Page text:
Perhaps the condom broke, it slipped off, you didn’t take your pill, or you and your partner both forgot to use any protection at all. Either way, the fact remains. It’s happened, and now you need to prevent an unplanned pregnancy. We’re here to help — we’ve listed all you need to know about emergency contraception, from your options to the cost involved and how to go about it.
What is emergency contraception?
Emergency contraception is meant to disrupt or delay ovulation (the release of an egg) or prevent fertilisation.
Types of emergency contraception
Emergency contraception pills, also called Plan B or the morning-after pill, prevent pregnancy and are different from abortion pills which actually terminate an existing pregnancy. (FYI, if you take a Plan B pill when you’re pregnant, it won’t induce an abortion.)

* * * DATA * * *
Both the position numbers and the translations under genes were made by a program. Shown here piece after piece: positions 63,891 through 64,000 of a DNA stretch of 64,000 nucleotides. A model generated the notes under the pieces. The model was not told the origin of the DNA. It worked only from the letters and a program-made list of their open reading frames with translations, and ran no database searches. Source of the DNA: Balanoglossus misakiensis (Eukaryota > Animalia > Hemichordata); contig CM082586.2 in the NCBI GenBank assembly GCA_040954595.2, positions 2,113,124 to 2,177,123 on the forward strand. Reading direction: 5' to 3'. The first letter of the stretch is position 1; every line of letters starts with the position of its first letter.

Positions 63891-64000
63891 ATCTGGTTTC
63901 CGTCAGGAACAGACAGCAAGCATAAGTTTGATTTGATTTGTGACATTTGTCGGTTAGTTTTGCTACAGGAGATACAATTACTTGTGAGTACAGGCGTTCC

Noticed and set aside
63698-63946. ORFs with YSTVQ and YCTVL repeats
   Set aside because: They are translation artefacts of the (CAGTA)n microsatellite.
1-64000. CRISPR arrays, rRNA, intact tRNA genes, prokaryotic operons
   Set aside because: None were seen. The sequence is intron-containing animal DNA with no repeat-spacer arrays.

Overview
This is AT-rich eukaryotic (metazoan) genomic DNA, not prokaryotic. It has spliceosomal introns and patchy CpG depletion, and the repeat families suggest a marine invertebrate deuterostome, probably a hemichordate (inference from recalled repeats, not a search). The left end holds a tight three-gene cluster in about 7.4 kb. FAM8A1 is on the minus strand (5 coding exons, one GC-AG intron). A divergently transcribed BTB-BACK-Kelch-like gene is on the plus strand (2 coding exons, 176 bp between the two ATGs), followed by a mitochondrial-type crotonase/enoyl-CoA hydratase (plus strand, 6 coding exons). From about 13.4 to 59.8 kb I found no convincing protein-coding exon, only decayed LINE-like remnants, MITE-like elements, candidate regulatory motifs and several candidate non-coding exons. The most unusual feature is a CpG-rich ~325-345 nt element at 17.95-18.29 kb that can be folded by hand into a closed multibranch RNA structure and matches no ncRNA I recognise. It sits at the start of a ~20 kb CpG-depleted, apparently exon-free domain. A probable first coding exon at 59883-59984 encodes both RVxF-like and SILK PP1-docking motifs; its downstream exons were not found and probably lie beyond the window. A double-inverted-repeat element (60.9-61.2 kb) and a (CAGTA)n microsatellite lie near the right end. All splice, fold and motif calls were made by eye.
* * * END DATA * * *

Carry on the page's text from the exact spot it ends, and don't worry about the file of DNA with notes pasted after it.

Less commonly, the intrauterine device (IUD), is a popular primary method of birth control. Although not usually used in emergent circumstances, it can be used as emergency contraception as well.
How do I obtain the pill or an IUD?
Whether you’re taking the pill or having an IUD inserted, you need to consult a doctor as the pills aren’t available over the counter. You will be able to obtain the drug from a doctor after a consultation. But do remember, you have to consult the doctor yourself. Your partner cannot consult the doctor on your behalf.
How much does it cost?
One Plan B pill costs around $50, while an IUD will set you back at least $400, although this IUD will remain effective for years.